Multispecies grazing

Updated: Aug 26, 2020

Written by: Niels Harmuth (Agronomist)


Multispecies grazing refers to the use of more than one species of herbivores to graze a common forage resource.


Photo credit: Bertie Coetzee (Lowerland, Prieska)


The overriding principle favouring multispecies grazing is that intraspecific (between individuals of the same species) competition is always greater than interspecific (between different species) competition. This can also be described by the ecological principle that a niche defines the ultimate distributional unit and no two species living in the same area can occupy the same niche. Each species of animal, whether wild or domesticated, will tend to exploit different portions of a common environment. Thus competition for limiting resources has led ungulates in a given area to occupy different dietary niches, to develop complementary forage preferences and grazing habits.


Benefits of multispecies grazing:

  1. Cattle prefer grass over other types of plants and are less likely to be selective when grazing than sheep or goats. Sheep and goats will also eat weeds. Goats also have a preference for browsing on brush and shrubs.

  2. Grazing cattle, sheep and goats together on a diverse pasture should result in all types of plants being eaten, therefore controlling weeds and brush. This should yield more kilograms per hectare compared to single species grazing.

  3. Recommended multiple species cover crops would be both beneficial and suitable for multispecies grazing.

  4. Adding goats to cattle pasture can reduce browse plants and broad-leaved weeds. This permits more grass growth. Adding just one goat per cow should not affect cattle performance and is a cheap way of rejuvenating pastures. The same principle applies to sheep.


Potential problems:

  1. Supplemental feeding can be a problem, including the feeding of trace elements/minerals. A mineral supplement that is adequate for sheep may not be so for cattle, and the mineral supplement that is best for cattle may be toxic to sheep. Copper comes to mind in this case. This difficulty, and the one of aggressive animals may be overcome by simply rotating the animals. If sheep are grazed for a few days and then moved to a fresh pasture the next species can follow where the sheep have been. This can be beneficial to the pasture and avoid the problems mentioned.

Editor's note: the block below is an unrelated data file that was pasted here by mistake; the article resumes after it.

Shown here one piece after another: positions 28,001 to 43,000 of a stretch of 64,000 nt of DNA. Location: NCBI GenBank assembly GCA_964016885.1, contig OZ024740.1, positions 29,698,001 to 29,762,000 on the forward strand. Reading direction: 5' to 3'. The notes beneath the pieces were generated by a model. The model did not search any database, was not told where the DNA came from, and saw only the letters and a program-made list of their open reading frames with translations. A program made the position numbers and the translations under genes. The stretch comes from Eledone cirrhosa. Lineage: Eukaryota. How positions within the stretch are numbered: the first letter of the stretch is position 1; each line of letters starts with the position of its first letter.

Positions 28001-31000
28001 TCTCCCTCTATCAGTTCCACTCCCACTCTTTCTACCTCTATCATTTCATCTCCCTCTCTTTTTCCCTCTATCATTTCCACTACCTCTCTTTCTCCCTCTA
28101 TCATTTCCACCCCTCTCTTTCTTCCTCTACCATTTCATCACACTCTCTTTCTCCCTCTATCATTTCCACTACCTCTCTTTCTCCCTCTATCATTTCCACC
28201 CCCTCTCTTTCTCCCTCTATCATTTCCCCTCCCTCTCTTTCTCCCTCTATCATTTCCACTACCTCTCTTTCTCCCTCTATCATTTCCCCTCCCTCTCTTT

2. Fencing is another issue to consider. Fencing for cattle may not be adequate for controlling sheep or goats. Electric fencing is generally considered to be the most economical and convenient.

  3. Parasites are a major concern for sheep and goats under any system. Parasites are species specific; cattle parasites affect cattle and not sheep or goats, while parasites from the latter do not affect cattle. Cattle can act as vacuum cleaners ingesting sheep or goat worm larvae and thus preventing them from affecting sheep or goats. This is most useful when sheep and cattle follow each other in a grazing system. Remember sheep and goats do share parasites, therefore grazing them together does not improve parasite control. Because parasite eggs are deposited in the manure, and larvae only travel a short distance up grass blades, animals grazing taller forages will not consume worm eggs or larvae. Goats therefore, given ample browse, will be much lest likely infested with parasites. However, if goats are forced to graze at ground level, they can acquire a serious parasite load.

In summary the basic principles of grazing management are control of:

1. Intensity of grazing (stocking rate)

2. Timing of grazing

3. Kind and class of herbivore

4. Distribution of grazing

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